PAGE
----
Dry Bulk Market: Is the Rally Over?
The market began to meet increased resistance to the recent slide in rates as the week progressed. With talk of a floor being found to provide some stability, it was heard that forward markets reacted positively. The north Atlantic basin was the big mover this past week with the Transatlantic C8 falling $6,645 week-on-week to settle at $16,605. The Pacific, in contrast, still remains at a heavy discount with the Transpacific C10 closing the week at $7,788. Market cargo activity in the region was relatively low with weather considerations for the West Australian miners early in the week. The West Australia to China C5 largely traded sideways throughout the week to settle at $6.009. Moving into Chinese New Year next week, the market is expected to start quietening down. Most of Asia will have public holidays and are expected to remain at home as Covid-19 restrictions still play out.
The week commenced largely passively in places with little sign of a direction. The North Atlantic was resilient for the most part with sound demand from the Baltic, where breaching INL was required, and the North Americas were assisted by tight tonnage availabilities. From EC South America it was a muted start to the week. But activity picked up a little by Thursday with several rumours emerging, like an 82,000-dwt delivery SE Asia which achieved in the region of $14,500 and others faring better in some cases. The rates in Asia slowly eroded as the week went on with little activity. Sporadic fixing appeared out of north Pacific with nice well-specified types achieving closer to $13,000 levels. However, smaller and less desirable types appeared to discount heavily only adding to the squeeze in rates for much of the week. Period activity was well supported with several deals concluded including an 82,000-dwt agreeing $13,000 for short period.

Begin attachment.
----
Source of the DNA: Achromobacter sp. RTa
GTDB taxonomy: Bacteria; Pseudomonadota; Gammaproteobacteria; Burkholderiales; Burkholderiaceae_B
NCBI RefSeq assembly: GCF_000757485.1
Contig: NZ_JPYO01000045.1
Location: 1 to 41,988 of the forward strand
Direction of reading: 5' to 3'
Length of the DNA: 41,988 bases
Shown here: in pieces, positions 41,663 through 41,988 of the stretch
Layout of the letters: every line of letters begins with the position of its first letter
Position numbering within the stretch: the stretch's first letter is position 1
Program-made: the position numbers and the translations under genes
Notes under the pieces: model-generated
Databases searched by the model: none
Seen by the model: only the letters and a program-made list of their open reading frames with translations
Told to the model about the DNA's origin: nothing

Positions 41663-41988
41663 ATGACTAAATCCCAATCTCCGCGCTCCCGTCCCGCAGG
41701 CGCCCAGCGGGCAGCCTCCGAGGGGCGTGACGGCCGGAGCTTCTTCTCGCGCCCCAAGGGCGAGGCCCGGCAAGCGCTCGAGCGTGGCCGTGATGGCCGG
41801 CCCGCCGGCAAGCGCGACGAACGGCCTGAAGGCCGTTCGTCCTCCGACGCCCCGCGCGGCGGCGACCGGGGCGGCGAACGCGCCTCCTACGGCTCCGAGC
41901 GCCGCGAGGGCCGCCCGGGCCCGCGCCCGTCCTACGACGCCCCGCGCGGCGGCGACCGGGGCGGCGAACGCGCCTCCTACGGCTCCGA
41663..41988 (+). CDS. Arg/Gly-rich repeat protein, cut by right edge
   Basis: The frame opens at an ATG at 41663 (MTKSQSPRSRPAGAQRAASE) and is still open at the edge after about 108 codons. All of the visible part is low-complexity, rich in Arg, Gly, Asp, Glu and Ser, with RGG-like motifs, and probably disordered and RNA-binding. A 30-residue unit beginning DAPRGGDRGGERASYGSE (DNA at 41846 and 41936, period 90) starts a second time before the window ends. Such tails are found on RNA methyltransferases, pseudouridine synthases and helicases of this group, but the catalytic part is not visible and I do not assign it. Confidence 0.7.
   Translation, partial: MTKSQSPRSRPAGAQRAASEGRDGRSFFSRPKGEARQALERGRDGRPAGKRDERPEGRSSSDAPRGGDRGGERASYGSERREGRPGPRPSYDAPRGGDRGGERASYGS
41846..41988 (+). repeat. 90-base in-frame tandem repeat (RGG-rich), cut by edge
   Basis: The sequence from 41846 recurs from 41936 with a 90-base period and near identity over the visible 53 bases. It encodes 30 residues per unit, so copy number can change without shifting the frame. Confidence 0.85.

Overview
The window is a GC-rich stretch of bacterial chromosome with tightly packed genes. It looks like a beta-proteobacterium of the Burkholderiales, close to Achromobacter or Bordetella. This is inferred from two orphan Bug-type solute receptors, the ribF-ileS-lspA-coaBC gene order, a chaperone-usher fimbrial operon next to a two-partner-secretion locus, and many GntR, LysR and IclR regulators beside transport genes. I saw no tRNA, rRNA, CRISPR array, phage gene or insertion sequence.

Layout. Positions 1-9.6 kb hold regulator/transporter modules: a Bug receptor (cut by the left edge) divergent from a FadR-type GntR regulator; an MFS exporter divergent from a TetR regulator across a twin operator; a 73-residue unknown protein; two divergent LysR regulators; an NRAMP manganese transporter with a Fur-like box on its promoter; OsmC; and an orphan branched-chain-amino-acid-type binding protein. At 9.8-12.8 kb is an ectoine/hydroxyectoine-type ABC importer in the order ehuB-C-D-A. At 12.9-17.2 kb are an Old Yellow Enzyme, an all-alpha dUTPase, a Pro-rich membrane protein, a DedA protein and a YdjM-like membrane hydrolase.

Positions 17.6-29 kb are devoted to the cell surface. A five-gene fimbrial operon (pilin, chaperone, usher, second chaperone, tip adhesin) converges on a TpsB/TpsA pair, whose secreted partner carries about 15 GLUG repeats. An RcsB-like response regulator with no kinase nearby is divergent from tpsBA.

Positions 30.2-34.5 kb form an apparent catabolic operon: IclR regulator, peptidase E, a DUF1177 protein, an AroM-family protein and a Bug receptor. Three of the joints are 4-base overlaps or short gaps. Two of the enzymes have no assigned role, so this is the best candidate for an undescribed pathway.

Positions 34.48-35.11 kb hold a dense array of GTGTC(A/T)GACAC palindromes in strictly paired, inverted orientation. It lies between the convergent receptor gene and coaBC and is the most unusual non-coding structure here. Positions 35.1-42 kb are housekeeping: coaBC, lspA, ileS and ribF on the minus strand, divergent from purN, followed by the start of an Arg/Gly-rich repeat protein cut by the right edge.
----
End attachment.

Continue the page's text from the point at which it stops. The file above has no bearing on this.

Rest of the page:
A mixed bag over the last week, with the Atlantic remaining relatively firm whereas the Asian market saw a drop in activity levels and rates with the upcoming Chinese New Year celebrations on people’s minds. Period activity remained, an Ultramax open China was fixed for a year at $12,500 and for a short period a 56,000-dwt open Indian Ocean fixed four to six months in the mid $14,000s. As the week closed certain areas in the Atlantic saw a tightening of fresh tonnage. A 61,000-dwt open US Gulf fixing a trip to west coast Mexico in the mid $30,000s. Elsewhere, demand was healthy from the Continent as a 56,000-dwt fixed a scrap run to the Mediterranean at $17,250. The lower rates in Asia were reflected by a 56,000-dwt open Singapore fixing a trip via Indonesia to west coast India at $8,750 and a 63,000-dwt open Japan fixing a trip via north Pacific with redelivery Bangladesh at $12,750.
Despite having a slower start than usual, both the BHSI and time charter average climbed further throughout the week. Market participants considered the Skaw-Passero range slightly quiet, but also saw more mid-end February cargoes coming out. A 39,000-dwt open Casablanca was fixed for a trip via France to west Africa at $19,000. The US Gulf was reportedly having a surge since mid-week, with high rates fixed for trips to west coast Central America. In the east, brokers suggested vessels with prompt dates were limited, but there were still cargoes to be covered before Chinese New Year. A 35,000-dwt open in the Arabian Gulf next week was fixed for a trip via the Gulf to Bangladesh at $17,500. A similar-sized vessel open in Bangladesh was fixed for a trip via east coast India to Saldanha Bay at $6,000 for the first 35 days and $10,750 thereafter.
Source: The Baltic Briefing